Originally published by Jacksonville Business Journal | Read Story
By News Service of Florida
State lawmakers are again being asked to scrap Florida’s “no fault” auto-insurance system, with the House and Senate on slightly different routes after Gov. Ron DeSantis vetoed similar legislation last year.
A House measure (HB 1525) filed Monday by Rep. Erin Grall, R-Vero Beach, seeks to repeal the no-fault law, replacing it with a requirement that motorists carry bodily injury coverage starting July 1, 2023.
The Senate proposal (SB 150), filed Tuesday by Sen. Danny Burgess, R-Zephyrhills, also seeks minimum bodily injury coverage levels and addresses the issue of bad-faith litigation, a priority for insurers.
Bad faith cases involve allegations that insurers have not properly looked out for the interests of customers.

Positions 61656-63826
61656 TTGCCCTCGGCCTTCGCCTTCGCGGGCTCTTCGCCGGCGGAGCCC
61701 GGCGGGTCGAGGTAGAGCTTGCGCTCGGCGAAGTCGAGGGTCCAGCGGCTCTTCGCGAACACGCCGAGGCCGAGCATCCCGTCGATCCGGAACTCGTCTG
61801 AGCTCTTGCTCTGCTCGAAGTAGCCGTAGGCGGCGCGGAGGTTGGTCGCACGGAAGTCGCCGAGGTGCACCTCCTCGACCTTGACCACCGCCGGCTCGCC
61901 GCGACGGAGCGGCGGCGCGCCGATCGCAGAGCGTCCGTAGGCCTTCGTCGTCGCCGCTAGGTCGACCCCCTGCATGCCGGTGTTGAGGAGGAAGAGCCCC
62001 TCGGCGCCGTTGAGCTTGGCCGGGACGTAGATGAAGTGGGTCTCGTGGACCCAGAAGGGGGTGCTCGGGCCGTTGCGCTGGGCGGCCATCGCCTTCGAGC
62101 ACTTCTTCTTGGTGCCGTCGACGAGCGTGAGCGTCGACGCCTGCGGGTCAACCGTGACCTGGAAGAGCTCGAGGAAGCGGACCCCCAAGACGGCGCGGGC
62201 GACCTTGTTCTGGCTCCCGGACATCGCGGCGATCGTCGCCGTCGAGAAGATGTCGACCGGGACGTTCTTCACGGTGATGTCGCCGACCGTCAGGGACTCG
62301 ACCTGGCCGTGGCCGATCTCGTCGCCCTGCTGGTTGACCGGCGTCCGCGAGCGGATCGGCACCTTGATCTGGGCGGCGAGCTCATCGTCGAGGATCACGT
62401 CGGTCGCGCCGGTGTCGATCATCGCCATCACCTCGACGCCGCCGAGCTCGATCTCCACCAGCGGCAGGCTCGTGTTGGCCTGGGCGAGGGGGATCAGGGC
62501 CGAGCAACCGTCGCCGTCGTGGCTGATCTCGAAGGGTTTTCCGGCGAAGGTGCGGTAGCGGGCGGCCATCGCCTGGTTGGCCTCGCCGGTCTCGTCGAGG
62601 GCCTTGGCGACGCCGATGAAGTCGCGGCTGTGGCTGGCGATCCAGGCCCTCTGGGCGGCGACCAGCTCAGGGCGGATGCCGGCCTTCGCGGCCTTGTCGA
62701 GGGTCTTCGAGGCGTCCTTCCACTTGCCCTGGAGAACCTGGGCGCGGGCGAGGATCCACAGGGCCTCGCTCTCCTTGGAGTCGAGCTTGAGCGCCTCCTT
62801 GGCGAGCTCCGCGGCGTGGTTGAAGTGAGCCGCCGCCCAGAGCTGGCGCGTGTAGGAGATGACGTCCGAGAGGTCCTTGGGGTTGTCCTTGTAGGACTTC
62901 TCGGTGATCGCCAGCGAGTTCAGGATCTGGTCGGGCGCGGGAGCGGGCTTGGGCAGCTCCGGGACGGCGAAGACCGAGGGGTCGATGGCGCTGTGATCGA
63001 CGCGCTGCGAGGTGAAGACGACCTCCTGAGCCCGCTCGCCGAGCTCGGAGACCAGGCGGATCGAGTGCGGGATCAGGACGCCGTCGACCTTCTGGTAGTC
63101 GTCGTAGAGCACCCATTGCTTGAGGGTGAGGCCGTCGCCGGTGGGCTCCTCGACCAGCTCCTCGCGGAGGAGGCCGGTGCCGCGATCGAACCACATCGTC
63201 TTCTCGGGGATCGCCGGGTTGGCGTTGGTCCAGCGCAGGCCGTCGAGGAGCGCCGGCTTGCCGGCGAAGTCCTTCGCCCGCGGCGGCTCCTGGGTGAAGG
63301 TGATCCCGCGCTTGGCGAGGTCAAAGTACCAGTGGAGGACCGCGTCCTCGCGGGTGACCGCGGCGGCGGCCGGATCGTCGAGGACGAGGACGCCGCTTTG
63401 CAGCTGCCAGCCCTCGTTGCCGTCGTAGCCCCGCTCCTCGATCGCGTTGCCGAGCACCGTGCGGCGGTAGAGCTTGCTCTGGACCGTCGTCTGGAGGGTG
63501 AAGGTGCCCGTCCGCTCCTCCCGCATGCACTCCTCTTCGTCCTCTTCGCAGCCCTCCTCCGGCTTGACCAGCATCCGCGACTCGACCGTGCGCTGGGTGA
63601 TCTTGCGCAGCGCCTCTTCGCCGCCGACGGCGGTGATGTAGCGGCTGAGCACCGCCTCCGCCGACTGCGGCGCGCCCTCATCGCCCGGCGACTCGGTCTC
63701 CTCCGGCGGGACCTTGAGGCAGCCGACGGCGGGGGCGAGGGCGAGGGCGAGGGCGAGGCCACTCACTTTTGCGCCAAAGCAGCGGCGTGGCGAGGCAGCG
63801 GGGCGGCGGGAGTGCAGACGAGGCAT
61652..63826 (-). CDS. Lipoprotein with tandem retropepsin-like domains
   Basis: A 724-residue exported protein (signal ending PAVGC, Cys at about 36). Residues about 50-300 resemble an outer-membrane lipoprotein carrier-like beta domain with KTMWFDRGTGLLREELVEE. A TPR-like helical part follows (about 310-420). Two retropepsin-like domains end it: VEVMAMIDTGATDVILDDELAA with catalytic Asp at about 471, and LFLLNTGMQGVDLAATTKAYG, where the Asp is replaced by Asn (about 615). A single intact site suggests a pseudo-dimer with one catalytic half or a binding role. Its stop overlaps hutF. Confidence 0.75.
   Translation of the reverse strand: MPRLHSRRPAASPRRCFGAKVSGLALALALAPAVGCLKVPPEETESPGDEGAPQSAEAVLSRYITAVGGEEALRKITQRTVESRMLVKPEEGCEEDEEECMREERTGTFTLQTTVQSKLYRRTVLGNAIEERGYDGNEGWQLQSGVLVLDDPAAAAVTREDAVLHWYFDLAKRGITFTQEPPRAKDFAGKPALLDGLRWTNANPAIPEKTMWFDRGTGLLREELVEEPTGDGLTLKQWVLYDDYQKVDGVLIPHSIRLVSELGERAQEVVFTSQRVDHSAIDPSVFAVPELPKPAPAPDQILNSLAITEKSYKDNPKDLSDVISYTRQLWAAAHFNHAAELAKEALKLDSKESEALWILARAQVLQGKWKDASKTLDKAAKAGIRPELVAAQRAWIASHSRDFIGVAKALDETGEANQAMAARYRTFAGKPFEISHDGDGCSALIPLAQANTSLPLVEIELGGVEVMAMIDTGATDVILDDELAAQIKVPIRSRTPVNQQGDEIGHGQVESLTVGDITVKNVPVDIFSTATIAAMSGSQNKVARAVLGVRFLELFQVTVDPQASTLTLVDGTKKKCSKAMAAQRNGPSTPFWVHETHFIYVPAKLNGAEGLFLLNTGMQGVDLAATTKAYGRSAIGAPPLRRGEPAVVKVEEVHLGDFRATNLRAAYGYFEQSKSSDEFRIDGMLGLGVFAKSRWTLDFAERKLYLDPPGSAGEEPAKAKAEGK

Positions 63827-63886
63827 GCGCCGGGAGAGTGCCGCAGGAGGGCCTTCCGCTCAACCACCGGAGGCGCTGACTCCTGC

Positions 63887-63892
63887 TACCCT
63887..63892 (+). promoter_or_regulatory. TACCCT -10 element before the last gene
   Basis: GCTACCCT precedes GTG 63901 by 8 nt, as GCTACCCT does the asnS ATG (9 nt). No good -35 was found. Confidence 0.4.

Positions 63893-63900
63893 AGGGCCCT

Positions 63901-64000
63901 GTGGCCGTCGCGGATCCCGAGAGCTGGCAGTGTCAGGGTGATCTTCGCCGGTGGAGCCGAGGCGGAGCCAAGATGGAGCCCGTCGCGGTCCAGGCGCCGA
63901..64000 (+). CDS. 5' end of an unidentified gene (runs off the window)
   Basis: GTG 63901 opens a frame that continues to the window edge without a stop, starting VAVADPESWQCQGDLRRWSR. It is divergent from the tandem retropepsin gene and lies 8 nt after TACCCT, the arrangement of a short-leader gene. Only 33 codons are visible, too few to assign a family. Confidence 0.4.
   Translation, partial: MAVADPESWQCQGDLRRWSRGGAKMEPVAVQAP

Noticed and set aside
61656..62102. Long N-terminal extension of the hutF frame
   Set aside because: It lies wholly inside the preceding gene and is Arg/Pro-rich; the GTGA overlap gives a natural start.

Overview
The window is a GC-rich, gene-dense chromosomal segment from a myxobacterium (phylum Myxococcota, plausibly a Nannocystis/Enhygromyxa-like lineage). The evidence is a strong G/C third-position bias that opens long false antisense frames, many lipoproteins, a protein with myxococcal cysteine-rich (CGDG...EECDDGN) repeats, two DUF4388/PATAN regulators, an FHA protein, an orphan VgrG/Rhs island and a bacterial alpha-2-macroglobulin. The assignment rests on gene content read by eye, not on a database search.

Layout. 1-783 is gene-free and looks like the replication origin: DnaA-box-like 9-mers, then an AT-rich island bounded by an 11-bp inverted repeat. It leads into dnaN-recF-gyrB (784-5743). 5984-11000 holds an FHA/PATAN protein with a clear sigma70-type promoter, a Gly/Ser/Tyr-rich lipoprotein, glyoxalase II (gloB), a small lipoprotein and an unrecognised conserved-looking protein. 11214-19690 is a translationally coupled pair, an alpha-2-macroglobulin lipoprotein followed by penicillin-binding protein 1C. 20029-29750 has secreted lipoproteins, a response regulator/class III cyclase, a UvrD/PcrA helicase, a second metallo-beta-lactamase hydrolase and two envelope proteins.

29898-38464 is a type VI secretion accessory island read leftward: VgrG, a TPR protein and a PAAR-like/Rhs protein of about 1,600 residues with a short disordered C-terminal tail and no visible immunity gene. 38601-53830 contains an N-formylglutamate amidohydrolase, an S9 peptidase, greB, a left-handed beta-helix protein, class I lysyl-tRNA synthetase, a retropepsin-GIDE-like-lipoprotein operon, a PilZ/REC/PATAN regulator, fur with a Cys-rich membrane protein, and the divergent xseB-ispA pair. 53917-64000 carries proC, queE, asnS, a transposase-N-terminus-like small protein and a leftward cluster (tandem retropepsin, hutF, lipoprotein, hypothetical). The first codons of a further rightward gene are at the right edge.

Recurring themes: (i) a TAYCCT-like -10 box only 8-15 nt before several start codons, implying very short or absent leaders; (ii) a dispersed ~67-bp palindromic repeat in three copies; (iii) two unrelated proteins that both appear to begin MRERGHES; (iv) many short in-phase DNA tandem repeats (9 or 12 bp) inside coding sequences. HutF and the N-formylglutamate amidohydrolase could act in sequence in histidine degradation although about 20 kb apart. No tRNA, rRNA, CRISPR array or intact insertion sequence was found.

In vetoing the measure last year, DeSantis noted the no-fault system has flaws and that state law involving bad faith litigation is “deficient.” However, DeSantis added that the proposal didn’t “adequately address the current issues facing Florida drivers and may have unintended consequences that would negatively impact both the market and consumers.”
During the 2021 legislative session, supporters and opponents of a repeal offered conflicting arguments about whether the change would increase or reduce insurance rates for drivers. A repeal would end a decades-old requirement that motorists carry $10,000 in personal-injury protection, or PIP, coverage to help pay their medical costs after accidents.
The 2022 session started Tuesday.